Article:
The highest good is like water. Water give life to the ten thousand things and does not strive. It flows in places men reject and so is like the Tao.

In dwelling, be close to the land. In meditation, go deep in the heart. In dealing with others, be gentle and kind. In speech, be true. In ruling, be just. In daily life, be competent. In action, be aware of the time and the season. No fight: No blame.

~Lao Tsu
Tao Te Ching, Verse 8

The words “no fight, no blame” to me means taking the high road. If someone wrongs you, accept the wrong, find a way to let it go, and move on. Not always easy to do in practice, but incredibly important.

Which leads nicely into #4…

4. I alleviate stress by playing and having FUN!

Wow, this is true more than ever. No matter what mood I am in, I can put myself into a new mood through dancing. As Seneca says: “It is more fitting for a man to laugh at life than to lament over it.”

That said, sometimes I found myself in situations this year where stress and anxiety caused my body to feel inept and unable to move. When I had lost most of my savings trying to fund the magazine, and then lost my clients as well and my only source of income, was one of those times. In this type of situation it is very hard not to stress about the future or even think about dancing or playing.

The only thing that works for me in those situations is just to unplug from everything. Get away from your cares for a while. It is well known that men “withdraw to our caves” when faced with problems that we can’t find solutions to. It is perfectly okay to “check out” for a while when we need to – but setting a deadline for ourselves so that we get back into the game is very, very important.

Your life is going to be long. There are many opportunities just around the corner to play, have fun, and be happy.

Danny Flood and Zeke Camusio.

5. I am drawn to happy, high achieving people.

This is perhaps one of the biggest factors in overall success in our lives. If you would create opportunities, you need to surround yourself with others who are also working to create opportunities. Time and again, with every successful person I speak to, this seems to be the thing that causes people to move forward in their lives.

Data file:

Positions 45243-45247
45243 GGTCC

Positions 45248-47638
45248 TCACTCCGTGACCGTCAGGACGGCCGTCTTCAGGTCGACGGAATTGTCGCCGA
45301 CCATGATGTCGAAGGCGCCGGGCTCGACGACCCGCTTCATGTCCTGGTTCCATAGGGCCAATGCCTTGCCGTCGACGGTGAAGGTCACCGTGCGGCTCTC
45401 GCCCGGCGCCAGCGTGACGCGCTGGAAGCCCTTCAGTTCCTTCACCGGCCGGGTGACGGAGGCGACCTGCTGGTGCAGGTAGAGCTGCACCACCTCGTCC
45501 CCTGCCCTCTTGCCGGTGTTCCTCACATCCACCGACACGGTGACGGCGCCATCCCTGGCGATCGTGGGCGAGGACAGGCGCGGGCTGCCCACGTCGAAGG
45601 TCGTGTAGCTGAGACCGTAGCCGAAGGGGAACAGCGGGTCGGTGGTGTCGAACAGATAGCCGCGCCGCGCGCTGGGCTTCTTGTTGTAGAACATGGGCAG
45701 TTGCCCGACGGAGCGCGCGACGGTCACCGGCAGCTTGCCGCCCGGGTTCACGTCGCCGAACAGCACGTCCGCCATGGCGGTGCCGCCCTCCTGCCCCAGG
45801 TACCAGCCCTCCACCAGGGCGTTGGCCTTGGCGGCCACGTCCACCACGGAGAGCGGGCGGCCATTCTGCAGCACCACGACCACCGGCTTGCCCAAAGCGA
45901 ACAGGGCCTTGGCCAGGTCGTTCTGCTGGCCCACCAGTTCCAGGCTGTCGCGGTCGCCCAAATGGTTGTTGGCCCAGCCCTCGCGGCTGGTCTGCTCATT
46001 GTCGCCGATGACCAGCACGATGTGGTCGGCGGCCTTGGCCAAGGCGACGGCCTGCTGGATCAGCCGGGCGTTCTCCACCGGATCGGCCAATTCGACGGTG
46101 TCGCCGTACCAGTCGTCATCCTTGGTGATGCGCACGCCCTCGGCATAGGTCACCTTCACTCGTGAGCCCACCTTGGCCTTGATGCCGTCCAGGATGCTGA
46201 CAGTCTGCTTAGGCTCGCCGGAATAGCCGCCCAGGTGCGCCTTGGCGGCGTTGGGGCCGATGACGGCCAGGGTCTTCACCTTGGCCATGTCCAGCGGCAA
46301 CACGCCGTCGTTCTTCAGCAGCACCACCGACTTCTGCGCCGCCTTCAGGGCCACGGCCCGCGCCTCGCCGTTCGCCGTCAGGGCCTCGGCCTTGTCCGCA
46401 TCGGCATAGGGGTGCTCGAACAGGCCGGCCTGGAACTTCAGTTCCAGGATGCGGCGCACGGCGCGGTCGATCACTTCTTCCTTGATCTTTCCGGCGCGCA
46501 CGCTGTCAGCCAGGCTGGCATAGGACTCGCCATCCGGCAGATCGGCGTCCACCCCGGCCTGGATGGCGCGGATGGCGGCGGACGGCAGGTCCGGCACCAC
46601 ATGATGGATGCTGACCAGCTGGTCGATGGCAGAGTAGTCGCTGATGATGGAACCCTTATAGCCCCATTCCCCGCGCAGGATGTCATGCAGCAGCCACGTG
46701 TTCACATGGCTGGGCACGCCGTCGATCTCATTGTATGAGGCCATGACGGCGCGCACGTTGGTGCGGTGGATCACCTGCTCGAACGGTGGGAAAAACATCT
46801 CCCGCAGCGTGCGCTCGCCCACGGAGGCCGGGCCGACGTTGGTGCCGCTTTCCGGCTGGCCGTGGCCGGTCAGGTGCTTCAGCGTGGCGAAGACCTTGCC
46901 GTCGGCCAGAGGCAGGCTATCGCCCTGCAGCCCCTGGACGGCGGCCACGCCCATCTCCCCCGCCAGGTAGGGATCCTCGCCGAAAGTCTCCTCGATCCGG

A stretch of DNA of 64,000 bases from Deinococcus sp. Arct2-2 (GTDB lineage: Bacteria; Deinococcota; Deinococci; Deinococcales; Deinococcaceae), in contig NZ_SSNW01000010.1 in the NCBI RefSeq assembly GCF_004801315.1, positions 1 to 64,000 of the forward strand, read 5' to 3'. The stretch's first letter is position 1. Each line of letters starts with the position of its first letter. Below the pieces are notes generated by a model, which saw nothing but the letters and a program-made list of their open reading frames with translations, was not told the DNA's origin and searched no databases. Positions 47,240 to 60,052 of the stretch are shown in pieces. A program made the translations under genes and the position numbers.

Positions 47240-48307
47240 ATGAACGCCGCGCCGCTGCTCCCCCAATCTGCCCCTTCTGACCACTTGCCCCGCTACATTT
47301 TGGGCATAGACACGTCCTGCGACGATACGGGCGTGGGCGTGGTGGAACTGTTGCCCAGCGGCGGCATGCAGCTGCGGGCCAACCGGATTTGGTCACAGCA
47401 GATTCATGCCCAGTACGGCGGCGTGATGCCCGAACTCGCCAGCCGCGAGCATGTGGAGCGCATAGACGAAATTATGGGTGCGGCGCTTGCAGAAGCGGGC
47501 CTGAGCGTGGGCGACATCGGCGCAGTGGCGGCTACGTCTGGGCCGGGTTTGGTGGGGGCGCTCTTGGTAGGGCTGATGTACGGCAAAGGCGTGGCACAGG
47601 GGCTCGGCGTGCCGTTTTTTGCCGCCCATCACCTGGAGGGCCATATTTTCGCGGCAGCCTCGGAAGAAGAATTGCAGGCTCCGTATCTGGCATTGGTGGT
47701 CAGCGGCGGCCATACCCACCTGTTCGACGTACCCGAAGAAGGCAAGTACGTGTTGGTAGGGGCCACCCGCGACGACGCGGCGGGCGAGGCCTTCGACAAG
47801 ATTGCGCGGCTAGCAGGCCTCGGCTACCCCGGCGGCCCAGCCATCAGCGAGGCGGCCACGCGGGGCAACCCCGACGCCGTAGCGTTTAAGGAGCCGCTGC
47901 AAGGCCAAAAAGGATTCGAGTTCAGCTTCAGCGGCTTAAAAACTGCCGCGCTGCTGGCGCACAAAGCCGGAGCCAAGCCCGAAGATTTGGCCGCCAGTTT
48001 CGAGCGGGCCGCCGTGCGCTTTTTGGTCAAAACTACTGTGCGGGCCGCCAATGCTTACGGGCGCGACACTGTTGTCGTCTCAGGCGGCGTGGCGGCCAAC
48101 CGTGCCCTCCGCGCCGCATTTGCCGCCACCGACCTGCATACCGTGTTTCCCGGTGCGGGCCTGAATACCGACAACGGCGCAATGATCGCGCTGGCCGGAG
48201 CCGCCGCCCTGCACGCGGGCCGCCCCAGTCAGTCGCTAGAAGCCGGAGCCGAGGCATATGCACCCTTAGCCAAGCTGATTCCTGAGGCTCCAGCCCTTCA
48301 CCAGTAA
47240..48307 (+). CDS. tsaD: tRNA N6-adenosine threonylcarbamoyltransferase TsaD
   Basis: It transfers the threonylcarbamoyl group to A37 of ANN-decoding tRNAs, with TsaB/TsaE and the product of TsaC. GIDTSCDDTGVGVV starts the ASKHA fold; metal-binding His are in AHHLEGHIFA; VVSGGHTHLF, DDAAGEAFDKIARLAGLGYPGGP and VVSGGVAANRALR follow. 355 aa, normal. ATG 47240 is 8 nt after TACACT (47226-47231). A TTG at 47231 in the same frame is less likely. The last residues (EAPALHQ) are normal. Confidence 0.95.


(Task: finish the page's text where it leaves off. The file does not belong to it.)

Dan Norris, for instance, said on the podcast that “all businesses grow from conversations” and I would add to that: “…with high achieving people.” Meryl Johnston, and many other successful location independent entrepreneurs, draw many of their clients from high-level mastermind groups, such as the Dynamite Circle and James Schramko’s Superfast Business community.

This is not simply law of attraction or drawing off others energy or any such voodoo; it’s an actual pragmatic way to get ahead.

6. I take focused action on my goals EVERY day.

Joining a monthly mastermind really helps. Getting an accountability partner really helps, too. Once per week you and a friend write out a list of your goals and the action items that you will take during the week towards them. Simply by performing this exercise, it helps link your goals to your actions and keeps you accountable so you don’t forget them.

When the week is over, you touch base with your accountability buddy and report on what you accomplished and what you didn’t do.

I think it’s also helpful to perform your own review every Friday and see how things in general are going personally and professionally, and reviewing what systems / routines can be built or improved upon. I love to dedicate Fridays (and the weekends) to learning something new that will help take me to a higher level as I pursue my goals.

7. I don’t mind making mistakes.

The life of an entrepreneur is akin to wandering around blindfolded, not knowing where the finish line is.

Better to try and fail then to do nothing. I can live with trying and falling short, but I can’t live with myself if I simply do nothing. That said, it’s best to take calculated risks by educating ourselves first and reverse engineering from a desired result.

8. I acknowledge and accept consequences in advance and then move forward without fear.

Executing this principle means walking a fine balance. I know that I must feel fear and uncertainty to an extent in order to know that I’m pursuing something worthy of my time. But I’ve also found it very helpful to look at situations from multiple angles and use these to make more informed decisions.

Many times it’s just a tiny nugget of information – or a subtle change in approach, or attitude – that can make the difference between succeeding and failing.

9. I encourage other people and congratulate them on their successes, rather than envy it.

Danny Flood and friends at Grand Canyon.

It’s funny how people whom I once considered competitors are now good friends and some of my biggest supporters. Envying other people’s success is a symptom of scarcity. Practicing abundance means congratulating others who experience success and using their example as inspiration to step up our own efforts and play the game of life at a higher level.

10. I don’t read the news or watch it either.